private education

Are there words that strike fear into a teacher more than "Ofsted is visiting"? Cue sleepless nights producing a week's worth of lesson plans, a rainforest's worth of admin and cross your fingers that little Jonny who fires paper planes from the back of the class, is off with a cold. Then of course, careers hang in the balance and self-esteem is shot if the inspector that sat in your class for half an hour deems your teaching to be unsatisfactory.
A recent headline in the Guardian: "Privately educated elite continues to take top jobs..." I read this story recently and
Last week, world leaders put their signature to 169 targets for the next 15 years. One of the education targets stands out
Clearly, tutors, summer schools and online education are here to stay. The advantages they offer to students are distinct and they are deeply embedded in the UK education system. The question cannot be how to stop them. Instead, we need to think about how to widen access to so that the most academically able can obtain access to the benefits of private tuition.
School days are the best of your life preaches every parent, everywhere. But, such wisdom is not valuable until you walk out of the school gate for the very last time and shed a tear for your youthful mathematical days.
Social media sites are also a great way for schools to share success stories such as outstanding GCSE results, awards evenings and photos from school trips... But the question is, how does a school really get the essence of its ethos and often centuries of heritage over in just 140 characters?
A child's background, and particularly their economic situation, should never determine their education and ultimately their future. Sadly, for many young people in modern Britain, this is still very much the case.
Without question, the actions of these young men were insensitive, irresponsibile and idiotic; but there is a pervading irrelevance that supersedes this piece's credentials - one that prevents me from giving the authors the pat on the back they might think they deserve.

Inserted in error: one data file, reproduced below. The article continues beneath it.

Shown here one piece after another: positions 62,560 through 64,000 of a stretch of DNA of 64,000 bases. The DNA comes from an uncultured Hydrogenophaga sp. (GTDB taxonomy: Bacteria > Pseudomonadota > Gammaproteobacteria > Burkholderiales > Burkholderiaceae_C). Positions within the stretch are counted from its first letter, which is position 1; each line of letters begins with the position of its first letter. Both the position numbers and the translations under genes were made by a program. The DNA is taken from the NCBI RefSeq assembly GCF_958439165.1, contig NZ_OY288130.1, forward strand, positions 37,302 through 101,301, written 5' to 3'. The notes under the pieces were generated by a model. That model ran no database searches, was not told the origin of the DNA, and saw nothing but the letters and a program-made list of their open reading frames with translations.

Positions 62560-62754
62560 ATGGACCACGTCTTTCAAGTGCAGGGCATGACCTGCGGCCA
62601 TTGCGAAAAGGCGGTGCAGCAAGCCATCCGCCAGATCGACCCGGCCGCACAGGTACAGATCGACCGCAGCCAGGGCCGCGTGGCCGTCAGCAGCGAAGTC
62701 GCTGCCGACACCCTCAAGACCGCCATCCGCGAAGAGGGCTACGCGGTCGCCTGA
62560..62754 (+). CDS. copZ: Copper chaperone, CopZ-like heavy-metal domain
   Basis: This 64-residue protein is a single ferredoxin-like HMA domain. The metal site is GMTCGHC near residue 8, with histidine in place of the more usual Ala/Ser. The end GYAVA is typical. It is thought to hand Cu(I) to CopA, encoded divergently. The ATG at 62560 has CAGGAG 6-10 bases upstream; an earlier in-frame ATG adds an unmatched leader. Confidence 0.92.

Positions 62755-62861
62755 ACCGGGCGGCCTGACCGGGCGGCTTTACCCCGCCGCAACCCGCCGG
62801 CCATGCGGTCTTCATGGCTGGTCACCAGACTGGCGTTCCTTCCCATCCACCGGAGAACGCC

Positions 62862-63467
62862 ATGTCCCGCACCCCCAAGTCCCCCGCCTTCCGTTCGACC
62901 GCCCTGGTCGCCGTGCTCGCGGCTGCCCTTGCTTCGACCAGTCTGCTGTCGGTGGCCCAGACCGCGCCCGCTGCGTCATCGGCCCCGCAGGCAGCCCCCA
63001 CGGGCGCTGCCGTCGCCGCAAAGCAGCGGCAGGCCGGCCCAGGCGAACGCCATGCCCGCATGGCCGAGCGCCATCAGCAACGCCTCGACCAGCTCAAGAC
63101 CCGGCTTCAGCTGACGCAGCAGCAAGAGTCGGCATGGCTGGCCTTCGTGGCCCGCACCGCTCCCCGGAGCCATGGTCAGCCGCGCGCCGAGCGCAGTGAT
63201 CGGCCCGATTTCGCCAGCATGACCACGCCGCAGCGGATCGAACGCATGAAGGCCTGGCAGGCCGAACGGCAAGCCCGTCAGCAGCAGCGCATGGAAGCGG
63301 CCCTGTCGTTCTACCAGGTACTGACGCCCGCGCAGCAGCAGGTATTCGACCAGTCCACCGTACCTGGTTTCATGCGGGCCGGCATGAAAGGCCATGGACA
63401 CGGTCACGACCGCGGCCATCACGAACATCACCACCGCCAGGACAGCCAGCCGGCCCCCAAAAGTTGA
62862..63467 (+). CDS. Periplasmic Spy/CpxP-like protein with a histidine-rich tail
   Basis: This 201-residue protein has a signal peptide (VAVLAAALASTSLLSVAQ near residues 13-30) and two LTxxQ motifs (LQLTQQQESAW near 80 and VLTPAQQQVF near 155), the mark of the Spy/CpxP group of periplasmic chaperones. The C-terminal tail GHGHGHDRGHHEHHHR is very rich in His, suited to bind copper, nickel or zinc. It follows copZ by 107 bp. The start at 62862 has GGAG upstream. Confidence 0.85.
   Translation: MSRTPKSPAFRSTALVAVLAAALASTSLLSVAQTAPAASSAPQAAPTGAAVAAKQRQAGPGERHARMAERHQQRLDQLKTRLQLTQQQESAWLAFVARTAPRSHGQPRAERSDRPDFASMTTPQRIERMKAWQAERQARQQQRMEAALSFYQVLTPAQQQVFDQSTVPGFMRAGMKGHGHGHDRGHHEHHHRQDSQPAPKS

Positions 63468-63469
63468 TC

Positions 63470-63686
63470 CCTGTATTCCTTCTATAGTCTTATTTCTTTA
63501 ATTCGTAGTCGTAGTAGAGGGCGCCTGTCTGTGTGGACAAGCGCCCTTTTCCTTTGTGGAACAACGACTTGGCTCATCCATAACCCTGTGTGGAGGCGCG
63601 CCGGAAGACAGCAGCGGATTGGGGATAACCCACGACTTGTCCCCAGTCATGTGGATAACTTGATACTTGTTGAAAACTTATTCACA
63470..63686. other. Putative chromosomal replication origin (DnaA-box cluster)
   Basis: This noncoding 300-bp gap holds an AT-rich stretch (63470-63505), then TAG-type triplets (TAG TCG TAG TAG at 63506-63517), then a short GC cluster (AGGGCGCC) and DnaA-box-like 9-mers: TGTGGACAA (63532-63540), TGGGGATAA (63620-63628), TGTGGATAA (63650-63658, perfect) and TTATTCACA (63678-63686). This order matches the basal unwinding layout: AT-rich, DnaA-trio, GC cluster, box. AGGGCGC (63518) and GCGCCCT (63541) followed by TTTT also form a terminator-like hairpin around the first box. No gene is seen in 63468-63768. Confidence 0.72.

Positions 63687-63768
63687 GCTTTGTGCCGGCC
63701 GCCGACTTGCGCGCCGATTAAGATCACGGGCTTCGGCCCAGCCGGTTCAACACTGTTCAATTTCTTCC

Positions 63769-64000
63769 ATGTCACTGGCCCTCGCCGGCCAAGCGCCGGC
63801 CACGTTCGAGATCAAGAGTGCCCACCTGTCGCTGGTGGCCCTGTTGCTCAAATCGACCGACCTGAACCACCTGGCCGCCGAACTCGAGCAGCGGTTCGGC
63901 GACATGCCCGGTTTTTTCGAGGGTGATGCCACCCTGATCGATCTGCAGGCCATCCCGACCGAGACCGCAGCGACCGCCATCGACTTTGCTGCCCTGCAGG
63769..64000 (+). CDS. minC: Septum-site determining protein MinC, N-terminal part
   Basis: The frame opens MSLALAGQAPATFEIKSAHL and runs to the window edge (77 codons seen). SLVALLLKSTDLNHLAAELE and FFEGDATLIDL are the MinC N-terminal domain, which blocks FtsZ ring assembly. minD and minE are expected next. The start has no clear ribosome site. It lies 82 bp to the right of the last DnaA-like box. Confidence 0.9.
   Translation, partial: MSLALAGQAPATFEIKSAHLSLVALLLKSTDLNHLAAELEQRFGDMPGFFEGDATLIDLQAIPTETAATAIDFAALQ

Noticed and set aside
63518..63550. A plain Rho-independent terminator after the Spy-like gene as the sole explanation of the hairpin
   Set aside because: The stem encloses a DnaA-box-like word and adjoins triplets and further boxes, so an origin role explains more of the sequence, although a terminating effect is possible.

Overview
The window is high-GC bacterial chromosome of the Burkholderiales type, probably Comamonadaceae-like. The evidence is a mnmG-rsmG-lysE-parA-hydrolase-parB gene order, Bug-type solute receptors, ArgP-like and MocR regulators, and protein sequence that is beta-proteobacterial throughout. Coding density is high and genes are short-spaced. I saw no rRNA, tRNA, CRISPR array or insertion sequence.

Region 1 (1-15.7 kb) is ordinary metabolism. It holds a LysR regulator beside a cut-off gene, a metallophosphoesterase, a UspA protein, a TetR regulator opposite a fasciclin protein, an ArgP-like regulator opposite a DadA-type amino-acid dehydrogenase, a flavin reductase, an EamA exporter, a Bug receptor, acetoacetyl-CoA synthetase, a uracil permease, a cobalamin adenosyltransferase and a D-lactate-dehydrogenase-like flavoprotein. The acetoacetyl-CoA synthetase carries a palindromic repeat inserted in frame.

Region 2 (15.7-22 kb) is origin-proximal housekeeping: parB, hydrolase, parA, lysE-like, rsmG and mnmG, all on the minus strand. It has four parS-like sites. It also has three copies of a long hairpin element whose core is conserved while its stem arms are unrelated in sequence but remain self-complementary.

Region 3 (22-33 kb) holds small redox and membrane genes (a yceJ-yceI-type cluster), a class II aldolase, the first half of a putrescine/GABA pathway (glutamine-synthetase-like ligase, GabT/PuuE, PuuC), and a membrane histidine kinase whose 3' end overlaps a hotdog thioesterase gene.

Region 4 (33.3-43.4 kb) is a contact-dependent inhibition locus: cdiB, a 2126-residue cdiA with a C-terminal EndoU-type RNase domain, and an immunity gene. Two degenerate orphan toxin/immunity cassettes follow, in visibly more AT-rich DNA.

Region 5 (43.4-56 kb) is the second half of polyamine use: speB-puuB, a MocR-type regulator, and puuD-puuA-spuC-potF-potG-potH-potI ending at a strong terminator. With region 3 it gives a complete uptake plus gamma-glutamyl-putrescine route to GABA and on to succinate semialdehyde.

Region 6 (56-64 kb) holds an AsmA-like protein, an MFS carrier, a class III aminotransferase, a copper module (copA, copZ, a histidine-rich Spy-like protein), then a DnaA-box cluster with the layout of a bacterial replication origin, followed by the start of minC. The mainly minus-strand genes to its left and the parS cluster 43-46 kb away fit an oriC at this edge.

'The only meritocratic institution in Britain today is the City', proudly announced my friend, a fabulously successful and
Parents are being made to feel it is morally wrong to send their children to private school, according to a leading headteacher
I sometimes feel like I am in a competition that no one told me I was entering. No one told me, being a mummy was like starting a race, but I'm here to tell you my friends, it is. As soon as that little windows blinks positive - you are on the starting blocks!
It would be easy to assume that as the recession continues to bite and households tighten their belts, the independent school sector might be suffering. However, there are many independent schools that are not only keeping their heads above water, they are positively thriving.
As a boy in a boarding school myself many years ago, which was single sex until A levels, the arrival of girls in the sixth form was the worst possible distraction to teenage boys about to embark serious exams. Boys and girls perhaps learn differently and approach work in different ways.
A senior Army officer faces jail after being convicted of defrauding taxpayers of nearly £200,000 to educate his children
I knew nothing about private universities before I started considering my options for higher education - in fact I didn't even know they existed. But deciding to study at LCA Business School right in the heart of central London, has been one of the best decisions I've ever made.
The latest episode in the long-running series of Oxbridge admissions 'scandals' is one of the more dramatic ones.
A high-ranking Army officer claimed nearly £220,000 of tax payers' money to send his three children to a top public school
Like it or not, life is a competitive process and we are all subjected to competition on a daily basis. Exams, job interviews and even in vying for the hand of a prospective partner, there is always (well, in most cases) someone else out there trying their best to take the glory for themselves.
Last week marked the two-year anniversary of the British student protests held in opposition to planned spending cuts to higher education and an increase in the cap on tuition fees from £3,290 to £9,000. The rise in the maximum fees universities are allowed to charge students took effect at the start of this term.
In order to have an overview of what happens beyond the classroom, I have recently appointed an Assistant Head for the Enrichment Programme in my school, as I believe that this is part and parcel of a good British education.